The Office of Personnel Management (OPM) has issued a statement on the possible government shutdown, which would begin at 12:01 a.m. Saturday, April 9 unless an agreement is reached. The statement, which explains what would happen to federal workers, begins with the following:
The President has made it clear that he does not want a government shutdown, and the Administration is willing and ready to work day and night to find a solution that all sides can agree with. That said, given the realities of the calendar, prudent management requires we plan for an orderly shutdown should the negotiations not be completed by the end of the current continuing resolution.
The OPM statement spells out what a government shutdown would mean for federal employees. Basically, some workers would be furloughed, while others would remain on the job. Those who are still working would not be paid, however. They would get their money when a deal is reached and government is back up and running again.
Congress would then determine whether to pay furloughed workers what they would have received had they continued working.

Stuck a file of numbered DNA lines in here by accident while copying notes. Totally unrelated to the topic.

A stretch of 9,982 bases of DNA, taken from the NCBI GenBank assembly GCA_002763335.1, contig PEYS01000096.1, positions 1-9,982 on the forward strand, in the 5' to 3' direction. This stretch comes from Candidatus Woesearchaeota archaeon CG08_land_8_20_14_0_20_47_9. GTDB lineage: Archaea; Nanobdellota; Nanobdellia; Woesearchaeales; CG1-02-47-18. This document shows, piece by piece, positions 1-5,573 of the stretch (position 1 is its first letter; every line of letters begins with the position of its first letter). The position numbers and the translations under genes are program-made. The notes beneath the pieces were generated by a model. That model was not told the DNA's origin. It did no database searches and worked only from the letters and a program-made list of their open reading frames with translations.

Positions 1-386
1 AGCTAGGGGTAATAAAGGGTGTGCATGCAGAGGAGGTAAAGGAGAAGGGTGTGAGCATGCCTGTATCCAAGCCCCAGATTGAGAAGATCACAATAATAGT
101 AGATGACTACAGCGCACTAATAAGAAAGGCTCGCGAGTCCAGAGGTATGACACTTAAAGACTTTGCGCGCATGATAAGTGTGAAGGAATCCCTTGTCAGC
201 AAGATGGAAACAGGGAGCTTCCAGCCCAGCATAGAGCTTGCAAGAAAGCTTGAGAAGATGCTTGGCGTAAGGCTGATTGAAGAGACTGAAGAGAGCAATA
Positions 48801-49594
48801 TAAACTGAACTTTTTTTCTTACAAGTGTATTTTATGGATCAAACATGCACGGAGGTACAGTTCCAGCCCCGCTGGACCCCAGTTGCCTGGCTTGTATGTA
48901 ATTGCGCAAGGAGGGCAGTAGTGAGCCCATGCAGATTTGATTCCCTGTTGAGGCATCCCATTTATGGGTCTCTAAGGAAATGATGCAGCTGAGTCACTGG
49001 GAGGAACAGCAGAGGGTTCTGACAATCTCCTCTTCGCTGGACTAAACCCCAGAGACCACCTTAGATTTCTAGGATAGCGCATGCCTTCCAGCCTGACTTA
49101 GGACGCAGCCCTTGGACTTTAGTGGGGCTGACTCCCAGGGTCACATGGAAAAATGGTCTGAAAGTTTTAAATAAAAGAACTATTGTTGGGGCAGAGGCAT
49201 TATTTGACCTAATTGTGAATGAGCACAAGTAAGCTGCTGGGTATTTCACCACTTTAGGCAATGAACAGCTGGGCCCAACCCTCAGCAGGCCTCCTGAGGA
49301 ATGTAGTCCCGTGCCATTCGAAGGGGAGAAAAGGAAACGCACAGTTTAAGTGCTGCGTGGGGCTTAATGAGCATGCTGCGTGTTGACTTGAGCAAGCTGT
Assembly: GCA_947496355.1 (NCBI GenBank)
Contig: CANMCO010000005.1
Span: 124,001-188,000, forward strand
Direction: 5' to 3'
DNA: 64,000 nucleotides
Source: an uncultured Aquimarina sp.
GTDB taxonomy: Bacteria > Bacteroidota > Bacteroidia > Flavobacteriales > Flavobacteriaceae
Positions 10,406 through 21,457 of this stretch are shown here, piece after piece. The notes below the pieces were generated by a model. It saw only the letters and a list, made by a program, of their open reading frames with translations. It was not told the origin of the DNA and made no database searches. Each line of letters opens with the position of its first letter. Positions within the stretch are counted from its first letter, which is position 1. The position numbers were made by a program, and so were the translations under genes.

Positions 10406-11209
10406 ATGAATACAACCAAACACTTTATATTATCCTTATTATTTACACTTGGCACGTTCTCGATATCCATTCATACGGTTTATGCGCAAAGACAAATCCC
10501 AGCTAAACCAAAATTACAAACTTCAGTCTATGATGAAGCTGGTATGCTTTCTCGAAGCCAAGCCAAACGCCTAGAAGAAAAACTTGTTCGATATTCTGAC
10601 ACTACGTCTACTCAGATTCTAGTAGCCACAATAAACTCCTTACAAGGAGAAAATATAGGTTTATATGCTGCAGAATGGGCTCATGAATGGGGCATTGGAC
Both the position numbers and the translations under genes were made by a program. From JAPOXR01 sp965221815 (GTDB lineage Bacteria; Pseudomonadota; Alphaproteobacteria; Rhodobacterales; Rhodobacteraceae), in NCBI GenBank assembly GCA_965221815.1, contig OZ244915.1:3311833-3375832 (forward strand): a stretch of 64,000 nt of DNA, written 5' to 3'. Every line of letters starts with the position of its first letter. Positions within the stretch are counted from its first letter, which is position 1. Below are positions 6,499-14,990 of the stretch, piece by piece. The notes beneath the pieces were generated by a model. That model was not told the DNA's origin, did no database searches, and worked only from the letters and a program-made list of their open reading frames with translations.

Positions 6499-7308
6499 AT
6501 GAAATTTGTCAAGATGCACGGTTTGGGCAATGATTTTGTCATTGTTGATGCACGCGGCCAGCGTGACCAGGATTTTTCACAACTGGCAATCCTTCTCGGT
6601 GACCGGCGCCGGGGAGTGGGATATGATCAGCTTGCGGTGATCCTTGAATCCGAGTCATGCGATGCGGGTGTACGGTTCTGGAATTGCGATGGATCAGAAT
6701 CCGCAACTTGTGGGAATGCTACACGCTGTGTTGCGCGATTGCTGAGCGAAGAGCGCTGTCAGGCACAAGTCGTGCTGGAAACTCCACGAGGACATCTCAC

Popular VideoThis young teenage singer was shocked when Keith Urban invited her on stage at his concert. A few moments later, he made her wildest dreams come true.
All workers would continue to get health benefits during a shutdown.
The NPR blog also reports:
"The nation's military forces would continue working in the event of a government shutdown...But as many as 800,000-plus civilian federal workers — including those employed by the Department of Defense — would be furloughed if the government shuts down Friday at midnight for lack of funding."
"Activities that would continue, officials said, include those "necessary for the safety of life and protection of property," including the military, law enforcement, air traffic control and Department of Homeland Security functions. But Medicare recipients would continue to receive their coverage because it is funded through the program's trust fund. And the Veteran's Administration would remain open because it operates under a multi-year funding calendar."